What are John's conflicts in "By the Waters of Babylon " and how did he solve them?

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pohnpei397's profile pic

pohnpei397 | College Teacher | (Level 3) Distinguished Educator

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To me, there are two major conflicts within John during this story.

First, there is conflict in his heart or his soul about going across the river to the forbidden Dead Place.  He solves this conflict simply by mastering his fear.  He just decides that he will not let the fear stop him.

Second, there is a conflict within him as to what lesson he is going to take from what he sees in the Dead Place.  Will it make him lose faith when he learns that the gods were really just people?  He resolves this, instead, by having faith in people and saying that they will learn to build again.

rareynolds's profile pic

rareynolds | (Level 2) Associate Educator

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To me, this story is about the conflict between truth, as it is found in the stories and legends that shape a culture, and the desire to learn new things, even at the risk of undermining "truth" as one knows it. On the surface, the conflict John must overcome is his own fear of crossing the river, but the source of that fear isn't just the fear of the "gods" he has learned from his father but, more importantly, his fear of his own thirst for knowledge. His dream of the dead places is "strong," his father says; it may "eat you up," and in fact John's curiosity about the ruined city is too great to overcome. When he goes to the city and learns that the gods really were simply men like himself, he has to rethink everything he has learned from his father. He realizes that, rather than fear the knowledge of the gods, his people must work to reclaim it and rebuild their cilivilization.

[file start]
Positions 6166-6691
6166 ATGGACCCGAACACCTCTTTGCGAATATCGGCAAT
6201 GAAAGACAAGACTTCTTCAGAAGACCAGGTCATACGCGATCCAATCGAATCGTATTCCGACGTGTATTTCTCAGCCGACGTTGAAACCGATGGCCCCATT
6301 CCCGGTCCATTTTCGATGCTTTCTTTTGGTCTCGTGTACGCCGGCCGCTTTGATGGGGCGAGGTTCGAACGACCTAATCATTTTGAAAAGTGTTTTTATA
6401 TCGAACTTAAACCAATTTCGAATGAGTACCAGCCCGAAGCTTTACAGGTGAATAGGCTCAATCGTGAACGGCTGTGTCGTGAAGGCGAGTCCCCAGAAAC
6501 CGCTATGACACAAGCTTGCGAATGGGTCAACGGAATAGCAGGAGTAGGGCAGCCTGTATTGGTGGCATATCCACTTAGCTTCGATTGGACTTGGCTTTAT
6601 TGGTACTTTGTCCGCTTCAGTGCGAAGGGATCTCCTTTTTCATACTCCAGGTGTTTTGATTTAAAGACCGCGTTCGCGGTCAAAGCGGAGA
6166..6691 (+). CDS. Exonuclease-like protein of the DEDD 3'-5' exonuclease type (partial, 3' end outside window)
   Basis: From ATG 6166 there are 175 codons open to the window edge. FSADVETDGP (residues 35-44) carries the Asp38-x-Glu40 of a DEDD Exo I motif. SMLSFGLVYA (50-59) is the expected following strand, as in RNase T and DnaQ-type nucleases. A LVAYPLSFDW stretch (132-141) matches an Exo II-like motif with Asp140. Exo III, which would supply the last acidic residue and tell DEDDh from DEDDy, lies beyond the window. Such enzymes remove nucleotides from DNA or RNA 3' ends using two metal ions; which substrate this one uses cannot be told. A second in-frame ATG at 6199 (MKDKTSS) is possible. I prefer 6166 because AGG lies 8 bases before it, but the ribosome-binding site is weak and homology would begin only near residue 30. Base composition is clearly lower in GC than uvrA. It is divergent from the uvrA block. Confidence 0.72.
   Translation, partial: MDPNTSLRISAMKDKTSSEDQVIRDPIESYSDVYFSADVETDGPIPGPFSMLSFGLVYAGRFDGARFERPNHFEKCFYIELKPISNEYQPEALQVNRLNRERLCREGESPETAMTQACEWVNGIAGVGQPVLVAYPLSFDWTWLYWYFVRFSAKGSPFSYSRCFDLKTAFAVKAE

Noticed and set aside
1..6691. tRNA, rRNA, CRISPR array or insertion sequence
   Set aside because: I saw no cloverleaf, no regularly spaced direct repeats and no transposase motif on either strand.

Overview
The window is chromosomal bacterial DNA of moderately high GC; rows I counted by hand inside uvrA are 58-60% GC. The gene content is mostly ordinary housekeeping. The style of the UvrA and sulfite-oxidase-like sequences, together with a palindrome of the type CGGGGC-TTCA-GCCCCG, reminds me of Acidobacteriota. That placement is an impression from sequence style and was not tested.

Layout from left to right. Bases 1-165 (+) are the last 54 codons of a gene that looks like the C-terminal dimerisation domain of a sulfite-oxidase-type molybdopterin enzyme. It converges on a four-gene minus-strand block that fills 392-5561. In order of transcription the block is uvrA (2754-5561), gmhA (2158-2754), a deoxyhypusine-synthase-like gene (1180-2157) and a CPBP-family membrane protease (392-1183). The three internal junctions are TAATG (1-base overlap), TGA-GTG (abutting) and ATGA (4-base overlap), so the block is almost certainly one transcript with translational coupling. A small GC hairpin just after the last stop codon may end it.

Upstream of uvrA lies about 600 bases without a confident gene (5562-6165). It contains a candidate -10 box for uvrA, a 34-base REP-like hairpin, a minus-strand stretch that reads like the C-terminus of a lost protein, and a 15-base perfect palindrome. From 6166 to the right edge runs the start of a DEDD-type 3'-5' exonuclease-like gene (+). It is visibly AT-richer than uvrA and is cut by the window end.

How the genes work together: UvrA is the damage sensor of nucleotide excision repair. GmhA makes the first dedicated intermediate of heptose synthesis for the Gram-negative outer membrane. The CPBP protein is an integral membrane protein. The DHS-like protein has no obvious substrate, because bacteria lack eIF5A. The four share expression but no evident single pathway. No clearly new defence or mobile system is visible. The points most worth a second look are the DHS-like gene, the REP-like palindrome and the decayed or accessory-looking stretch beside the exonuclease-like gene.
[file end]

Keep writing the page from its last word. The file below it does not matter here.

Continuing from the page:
taytayluv's profile pic

taytayluv | Student, Grade 11 | (Level 2) eNoter

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The conflict of the story is that John must over come his fears and go to the city. This is needed for him to become a priest. He must go explore the city.